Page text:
I don't know how to make cute videos, but I think I should find out in order to submit my idea to the Pure Michigan campaign. Running IS Pure Michigan.

Tuesday, October 11, 2011

Running Grand Rapids

One of the best things about my job is getting to travel around the State of Michigan to various communities. I've been all over the state from Detroit to Grand Haven on Lake Michigan to the very tip of the Keeweenaw Peninsula in Michigan's Upper Peninsula. Despite being merely an hour from Grand Rapids, I haven't spent a lot of time there. Last week we had our convention in downtown Grand Rapids, so naturally the first thing I did upon arriving was to change and go for a run.

Downtown Grand Rapids
We were fortunate enough to visit Grand Rapids during Art Prize. Art Prize is a public international art competition displayed throughout Grand Rapids. The event, in its third year, draws thousands to Grand Rapids to view amazing public art and vote on the winner. As I ran on a gorgeous, unseasonably warm October afternoon, the streets were packed with people viewing Art Prize. Downtown Grand Rapids was hopping on a Tuesday afternoon.

LOVE this Art Prize piece with the monkeys on the bridge
While visiting we had dinner at Tre Cugini, a local Italian restaurant. If anything the crowds grew throughout the evenings.  Another night we visited Hopcat, a great bar with about a million beers on tap. I exaggerate, but seriously, it was a lot of beer.

Grand Rapids has utilized its river front beautifully with accessible trails and pedestrian walkways crossing the river. On my final morning in the city I woke up early to run at sunrise along the river. It was a warm fall morning, and though the city was sleeping, I felt extremely safe. It was like having my own private viewing of Art Prize.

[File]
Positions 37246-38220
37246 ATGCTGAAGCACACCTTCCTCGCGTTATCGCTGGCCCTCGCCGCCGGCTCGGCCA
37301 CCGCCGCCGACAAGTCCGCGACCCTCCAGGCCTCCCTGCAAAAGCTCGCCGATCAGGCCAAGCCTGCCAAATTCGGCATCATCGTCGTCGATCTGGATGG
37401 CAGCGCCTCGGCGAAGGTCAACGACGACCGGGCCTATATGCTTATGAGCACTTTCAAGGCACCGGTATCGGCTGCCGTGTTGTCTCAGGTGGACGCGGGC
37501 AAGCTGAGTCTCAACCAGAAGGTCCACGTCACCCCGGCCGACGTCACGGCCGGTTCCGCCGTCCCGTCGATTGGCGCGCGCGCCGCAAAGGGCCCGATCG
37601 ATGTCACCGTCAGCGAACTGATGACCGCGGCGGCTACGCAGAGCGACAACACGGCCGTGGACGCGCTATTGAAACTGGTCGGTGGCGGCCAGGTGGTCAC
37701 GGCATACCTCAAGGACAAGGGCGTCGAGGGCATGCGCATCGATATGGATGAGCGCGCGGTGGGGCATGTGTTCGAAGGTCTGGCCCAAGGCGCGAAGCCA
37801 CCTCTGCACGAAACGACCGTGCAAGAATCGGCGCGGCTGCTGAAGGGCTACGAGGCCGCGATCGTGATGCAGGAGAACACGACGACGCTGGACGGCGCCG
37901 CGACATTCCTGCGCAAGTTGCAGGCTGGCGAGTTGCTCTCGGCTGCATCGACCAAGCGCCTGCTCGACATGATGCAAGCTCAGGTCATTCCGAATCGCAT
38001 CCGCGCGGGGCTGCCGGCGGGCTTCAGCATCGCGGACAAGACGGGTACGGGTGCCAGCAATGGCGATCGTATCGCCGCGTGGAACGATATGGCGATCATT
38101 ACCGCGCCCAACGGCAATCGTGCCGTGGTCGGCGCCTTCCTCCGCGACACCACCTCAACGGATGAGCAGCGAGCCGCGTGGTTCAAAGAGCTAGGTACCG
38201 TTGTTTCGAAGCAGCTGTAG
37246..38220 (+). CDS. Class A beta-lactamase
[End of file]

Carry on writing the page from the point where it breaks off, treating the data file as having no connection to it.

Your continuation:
Running along the river at sunrise
Grand Rapids checks many of the boxes of what a great city needs - a vibrant, walkable downtown, green initiatives (GR has been recognized nationally as a leader in pursuing renewable energy), cultural economic development (hello Art Prize!) and entrepreneurship, to name a few. 

As someone who immigrated to Michigan, I'm often intrigued by Michigan's east side/west side divide. My husband grew up in Metro Detroit, and we always head to Detroit for entertainment, dinner, etc.  It's interesting that many people here migrate towards where they're from - either GR or Detroit. We've been to Grand Rapids a few times for concerts, and we've always enjoyed being in town. I know we'll continue to go to Detroit regularly, but I think it would be fun to add a little GR into our lives as well. 

Tuesday, October 4, 2011

What are we running for?

I've heard runners say that if you have to ask why we run then you don't get it. It sounds very arrogant, but it's true. That being said, nobody loves running when they start. Trust me. It's not like you lace up yours shoes for the first time, start out, run 5 miles and it's glorious. It hurts, you're out of breath after half a mile, and it's hard. It's always hard, but when you start it's brutal.  That begs the question what keeps us going?